08 Aug
  • By James Evans

A scientific breakthrough that could reduce global waste and energy

A recent breakthrough by a scientific researcher at Queen’s University Belfast could help solve two global issues at the same time. The researcher, Ahmed Osmen, has found a way to convert dirty Aluminium foil (tin foil) into a biofuel catalyst. This could greatly help the global waste and energy problems.

The catalyst produced is a key ingredient in Biofuel production. This pioneering technique involves a crystallisation method to obtain pure aluminium salt crystals from used foil, these crystals can be used in the production of alumina biofuel catalyst.


(Queen’s University Belfast: ‘Ireland’s Oxbridge’ (Sunday Times 2015)

The breakthrough could also reduce the vast amounts of aluminium foil that is dumped in landfills every year. According to the University, roughly 20,000 tonnes of aluminium foil is wasted in the UK alone each year, which is enough to stretch to the moon and back. Most of this waste is sent to landfills or incinerators as the foil is often contaminated by grease and oil which means it cannot be recycled easily.

Mr Osman, who worked on the project as part of the university’s Sustainable Energy, Pioneering Research Programme, has found a solution that is more efficient, environmentally clean and is actually far cheaper than the commercial catalyst. Using his method, making the foil-derived catalyst costs about £120/kg while the commercial alumina catalyst comes in at around £305/kg.

That type of alumina usually comes from bauxite ore, which is mined in places such as West Africa, the West Indies and Australia, with major environmental consequences. The process of turning bauxite into aluminium is extremely energy intensive and requires vast amounts of electricity and water.


(Landfills are where most aluminium foil ends up)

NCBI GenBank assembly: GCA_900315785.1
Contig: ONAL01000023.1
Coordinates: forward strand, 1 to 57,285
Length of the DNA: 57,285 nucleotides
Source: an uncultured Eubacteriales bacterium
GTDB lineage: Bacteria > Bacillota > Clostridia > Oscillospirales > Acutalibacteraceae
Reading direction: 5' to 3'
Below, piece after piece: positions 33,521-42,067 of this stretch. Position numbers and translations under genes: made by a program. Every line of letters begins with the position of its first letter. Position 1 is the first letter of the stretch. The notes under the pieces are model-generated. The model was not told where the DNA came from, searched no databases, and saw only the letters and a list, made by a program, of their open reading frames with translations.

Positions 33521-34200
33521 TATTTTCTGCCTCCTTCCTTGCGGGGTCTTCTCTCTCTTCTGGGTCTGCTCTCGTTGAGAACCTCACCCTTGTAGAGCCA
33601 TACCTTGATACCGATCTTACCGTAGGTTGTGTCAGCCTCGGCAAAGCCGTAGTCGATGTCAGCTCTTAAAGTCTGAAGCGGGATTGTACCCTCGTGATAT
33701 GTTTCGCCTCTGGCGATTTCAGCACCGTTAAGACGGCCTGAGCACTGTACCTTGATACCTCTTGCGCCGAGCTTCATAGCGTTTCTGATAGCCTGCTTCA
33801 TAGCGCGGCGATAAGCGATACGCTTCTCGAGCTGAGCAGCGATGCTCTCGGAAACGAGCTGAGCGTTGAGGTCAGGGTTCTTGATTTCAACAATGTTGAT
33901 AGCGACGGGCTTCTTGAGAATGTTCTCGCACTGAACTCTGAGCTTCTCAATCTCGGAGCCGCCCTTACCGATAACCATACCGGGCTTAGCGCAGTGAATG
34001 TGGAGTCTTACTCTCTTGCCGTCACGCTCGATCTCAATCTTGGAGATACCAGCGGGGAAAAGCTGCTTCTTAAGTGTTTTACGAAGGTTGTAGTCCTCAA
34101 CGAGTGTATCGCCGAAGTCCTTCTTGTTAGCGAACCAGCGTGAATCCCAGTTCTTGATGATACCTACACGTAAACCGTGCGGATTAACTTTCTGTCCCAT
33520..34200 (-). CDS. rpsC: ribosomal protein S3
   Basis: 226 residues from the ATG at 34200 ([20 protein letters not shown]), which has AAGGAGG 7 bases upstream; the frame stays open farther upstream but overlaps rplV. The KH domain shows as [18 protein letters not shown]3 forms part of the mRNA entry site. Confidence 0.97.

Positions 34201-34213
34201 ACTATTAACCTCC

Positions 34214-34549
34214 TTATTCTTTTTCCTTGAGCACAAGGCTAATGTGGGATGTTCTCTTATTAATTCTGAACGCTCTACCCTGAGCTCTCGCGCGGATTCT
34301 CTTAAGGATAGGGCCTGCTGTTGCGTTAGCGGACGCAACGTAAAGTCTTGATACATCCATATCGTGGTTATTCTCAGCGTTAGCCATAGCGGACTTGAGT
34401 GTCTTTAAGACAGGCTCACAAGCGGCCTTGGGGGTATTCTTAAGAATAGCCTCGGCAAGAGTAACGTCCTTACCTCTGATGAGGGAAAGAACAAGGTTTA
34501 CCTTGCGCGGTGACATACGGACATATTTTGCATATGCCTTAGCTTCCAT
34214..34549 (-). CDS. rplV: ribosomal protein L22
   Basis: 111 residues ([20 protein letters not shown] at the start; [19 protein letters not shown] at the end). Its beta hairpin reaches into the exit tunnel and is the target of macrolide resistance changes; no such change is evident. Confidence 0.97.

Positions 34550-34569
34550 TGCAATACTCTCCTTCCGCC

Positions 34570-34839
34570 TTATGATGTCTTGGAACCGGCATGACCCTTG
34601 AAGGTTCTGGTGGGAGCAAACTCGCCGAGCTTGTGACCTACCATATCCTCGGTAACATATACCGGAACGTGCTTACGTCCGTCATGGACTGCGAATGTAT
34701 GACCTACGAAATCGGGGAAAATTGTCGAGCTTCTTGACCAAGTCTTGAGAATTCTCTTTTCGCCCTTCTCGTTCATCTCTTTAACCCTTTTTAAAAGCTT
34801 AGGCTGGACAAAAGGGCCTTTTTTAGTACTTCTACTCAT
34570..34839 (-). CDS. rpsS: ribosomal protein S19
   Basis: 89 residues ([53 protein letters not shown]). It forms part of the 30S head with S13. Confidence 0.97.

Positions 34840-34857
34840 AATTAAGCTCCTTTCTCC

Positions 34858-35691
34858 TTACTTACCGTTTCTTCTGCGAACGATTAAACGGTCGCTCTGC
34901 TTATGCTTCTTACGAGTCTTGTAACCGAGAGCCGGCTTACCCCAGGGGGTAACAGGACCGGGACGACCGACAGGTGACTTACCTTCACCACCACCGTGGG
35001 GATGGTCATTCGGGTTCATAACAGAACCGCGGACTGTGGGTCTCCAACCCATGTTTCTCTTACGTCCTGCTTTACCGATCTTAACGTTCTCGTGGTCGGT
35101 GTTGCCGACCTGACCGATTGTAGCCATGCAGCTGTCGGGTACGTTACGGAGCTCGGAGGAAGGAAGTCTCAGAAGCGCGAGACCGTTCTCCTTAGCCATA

Most Bauxite is strip mined which removes all vegetation from vast tracts of land. Smelting the ore requires a huge amount of electricity and often the burning of large amounts of coal. In many regions, the waste produced during this process is often just buried in landfills and seeps back into the water and soil around it.

The full extent of the research has been published in Nature’s scientific reports. This has the potential to revolutionize the biofuel industry and potentially make it a viable alternative to fossil fuels.



“A Facile Green Synthetic Route for the Preparation of Highly Active γ-Al2O3 from Aluminium Foil Waste” Ahmed I. Osman, Jehad K. Abu-Dahrieh, Mathew McLaren, Fathima Laffir, Peter Nockemann & David Rooney. Nature, Scientific Reports 7, 2017.https://www.nature.com/articles/s41598-017-03839-x

“Queen’s researcher turning dirty tinfoil into biofuel catalyst” Engineers Journal, June 2017. http://www.engineersjournal.ie/2017/07/26/queens-researcher-turning-dirty-tinfoil-biofuel-catalyst/

“Soiled aluminium foil recycled into catalyst” Royal Society of Chemistry, Chemistry World News, June 2017. https://www.chemistryworld.com/news/soiled-aluminium-foil-recycled-into-catalyst/3007587.article

“What Aluminium Extraction Really Does to the Environment” Recycle Nation, 2010. https://recyclenation.com/2010/11/aluminum-extraction-recycling-environment/